China seems to see no such necessity for balance and is interested in the Lancang primarily as a resource for producing energy.

Widening the regional gap in priorities, China has refused to participate with fellow riparians in the MRC to date. Eventually, as China proceeds with its own dam building efforts, the lower basin countries will reach a point at which effects on river flow regimes become obvious and the sustainability of the vital Mekong basin freshwater fishery wanes.

With full dam building efforts applied in both upper and lower basin regions, complete collapse of the subsistence fishery ecosystem is well within the realm of likelihood, destroying 81 percent of the protein source for the lower basin peoples. A recent study has found that the tributary dams are actually more at fault for such a potential collapse, although flow regulating dams on the main Mekong River reaches will only hasten the demise of the Southeast Asian fisheries ecology.

As the first and most ambitious single actor, the overall upstream riparian and the basin country with the least apparent consideration for a cooperative and balanced approach to the river, China will take much of the blame for this decline.

As with the MRC, while the lower basin countries are all members of ASEAN, China is not. Without a common local or regional authority, MRC countries have little alternative but to appeal to the United Nations for intervention in their emerging dispute with China over the uses and hydrologic alteration of the Mekong River basin.

One potential outcome is a procedural stalemate, by which the long cycle of international mediation allows China to complete its dam building efforts on the Lancang River. At that point, the damage to the lower basin is done and MRC nations must simply deal with the consequences of a diminished resource.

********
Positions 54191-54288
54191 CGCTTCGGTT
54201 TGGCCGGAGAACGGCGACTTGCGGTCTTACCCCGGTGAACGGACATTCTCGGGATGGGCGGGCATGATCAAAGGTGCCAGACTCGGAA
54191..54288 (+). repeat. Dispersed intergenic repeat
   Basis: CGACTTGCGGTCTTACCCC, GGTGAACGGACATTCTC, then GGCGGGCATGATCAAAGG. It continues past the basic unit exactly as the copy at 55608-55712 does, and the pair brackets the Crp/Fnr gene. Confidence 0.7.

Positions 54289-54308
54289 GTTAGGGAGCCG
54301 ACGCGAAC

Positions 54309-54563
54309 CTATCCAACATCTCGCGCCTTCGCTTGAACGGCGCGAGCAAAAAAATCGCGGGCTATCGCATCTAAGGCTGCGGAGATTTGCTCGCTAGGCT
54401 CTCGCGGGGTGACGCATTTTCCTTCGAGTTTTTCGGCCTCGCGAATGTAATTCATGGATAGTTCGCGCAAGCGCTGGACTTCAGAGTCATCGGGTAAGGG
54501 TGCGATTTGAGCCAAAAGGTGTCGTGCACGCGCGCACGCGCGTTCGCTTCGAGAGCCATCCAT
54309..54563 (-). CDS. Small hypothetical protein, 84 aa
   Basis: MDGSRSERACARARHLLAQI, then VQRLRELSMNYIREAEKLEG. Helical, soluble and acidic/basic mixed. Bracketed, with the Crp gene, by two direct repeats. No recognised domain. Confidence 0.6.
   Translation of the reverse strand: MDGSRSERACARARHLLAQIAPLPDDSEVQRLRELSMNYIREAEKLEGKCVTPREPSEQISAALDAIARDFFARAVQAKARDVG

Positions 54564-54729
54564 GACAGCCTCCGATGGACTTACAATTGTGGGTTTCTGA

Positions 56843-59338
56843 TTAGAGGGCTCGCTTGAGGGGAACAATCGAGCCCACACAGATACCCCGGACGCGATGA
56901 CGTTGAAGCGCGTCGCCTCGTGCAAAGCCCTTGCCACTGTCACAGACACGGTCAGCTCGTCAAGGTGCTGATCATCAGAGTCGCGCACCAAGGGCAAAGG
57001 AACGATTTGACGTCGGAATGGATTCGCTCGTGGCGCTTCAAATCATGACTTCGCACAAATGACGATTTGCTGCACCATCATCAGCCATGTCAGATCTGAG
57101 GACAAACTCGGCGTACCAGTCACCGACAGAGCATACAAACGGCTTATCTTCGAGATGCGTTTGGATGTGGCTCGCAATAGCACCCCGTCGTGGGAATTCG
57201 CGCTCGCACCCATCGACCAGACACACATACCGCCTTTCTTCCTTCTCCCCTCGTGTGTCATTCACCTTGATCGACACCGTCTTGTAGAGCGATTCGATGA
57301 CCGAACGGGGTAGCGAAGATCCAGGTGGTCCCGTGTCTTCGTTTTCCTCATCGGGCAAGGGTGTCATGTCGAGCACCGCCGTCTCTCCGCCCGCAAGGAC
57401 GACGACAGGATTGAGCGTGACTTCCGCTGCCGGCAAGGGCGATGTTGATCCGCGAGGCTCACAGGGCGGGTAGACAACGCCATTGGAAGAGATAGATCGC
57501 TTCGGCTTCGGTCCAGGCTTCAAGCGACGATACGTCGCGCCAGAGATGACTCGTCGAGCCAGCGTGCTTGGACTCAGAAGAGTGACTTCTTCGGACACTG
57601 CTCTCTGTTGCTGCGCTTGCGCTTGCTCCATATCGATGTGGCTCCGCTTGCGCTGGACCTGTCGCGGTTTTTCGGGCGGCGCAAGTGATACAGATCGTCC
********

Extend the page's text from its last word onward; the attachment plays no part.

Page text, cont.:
Working sooner and more quickly, however, the lower basin countries could propose a river treaty with an independent overseer. A valuable precedent for this action can be found in the Indus River basin, where India and Pakistan have maintained the Indus Waters Treaty for more than fifty years with oversight by the World Bank. There are still disputes between the countries over (accused) abuses and violations of treaty provisions and allowances but at the very least there is an established mechanism for dispute resolution through independent evaluation and arbitration by a third party.

As a second potential outcome of the MRC complaint, and following on historical precedent, China may attempt to employ capital investment in infrastructure development as a way to get what it wants from the downstream nations.

China could make such a preemptive move in order to mitigate, by diplomatic and economic means, the physical impacts of its new dams on the lower riparians. Specifically, China may offer to help the MRC countries build their own dams, on tributaries and/or main Mekong River reaches, in exchange for freedom of construction and regulation on the Lancang River in the upper basin.

China has precious few opportunities to do that before any further alteration of the river flow regime occurs and downstream impacts become too difficult on the shared resources of the MRC nations.

Lower basin states must hold firm to an understanding of the impacts that their own dam building activities will have on shared resources and reject China’s “help” that is actually aimed at fragmentation of the lower basin system.